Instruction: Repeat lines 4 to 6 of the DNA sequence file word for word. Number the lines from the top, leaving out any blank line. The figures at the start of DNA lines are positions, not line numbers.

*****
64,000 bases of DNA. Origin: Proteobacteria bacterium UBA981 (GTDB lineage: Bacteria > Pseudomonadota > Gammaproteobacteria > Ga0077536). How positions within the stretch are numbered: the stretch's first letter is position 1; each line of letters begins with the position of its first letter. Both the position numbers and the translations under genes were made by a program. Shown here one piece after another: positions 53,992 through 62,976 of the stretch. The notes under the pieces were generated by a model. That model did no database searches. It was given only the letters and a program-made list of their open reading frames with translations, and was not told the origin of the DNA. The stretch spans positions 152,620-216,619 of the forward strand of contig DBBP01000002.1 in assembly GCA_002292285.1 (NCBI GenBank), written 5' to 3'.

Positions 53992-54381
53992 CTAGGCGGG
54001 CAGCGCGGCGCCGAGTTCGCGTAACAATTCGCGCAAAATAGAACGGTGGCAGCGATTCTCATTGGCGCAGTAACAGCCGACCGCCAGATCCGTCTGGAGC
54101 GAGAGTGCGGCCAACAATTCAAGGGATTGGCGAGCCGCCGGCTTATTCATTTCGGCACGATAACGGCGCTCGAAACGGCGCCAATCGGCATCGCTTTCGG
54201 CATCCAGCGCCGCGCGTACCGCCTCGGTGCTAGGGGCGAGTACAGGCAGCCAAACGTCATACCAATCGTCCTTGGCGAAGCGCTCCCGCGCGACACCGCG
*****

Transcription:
54001 CAGCGCGGCGCCGAGTTCGCGTAACAATTCGCGCAAAATAGAACGGTGGCAGCGATTCTCATTGGCGCAGTAACAGCCGACCGCCAGATCCGTCTGGAGC
54101 GAGAGTGCGGCCAACAATTCAAGGGATTGGCGAGCCGCCGGCTTATTCATTTCGGCACGATAACGGCGCTCGAAACGGCGCCAATCGGCATCGCTTTCGG
54201 CATCCAGCGCCGCGCGTACCGCCTCGGTGCTAGGGGCGAGTACAGGCAGCCAAACGTCATACCAATCGTCCTTGGCGAAGCGCTCCCGCGCGACACCGCG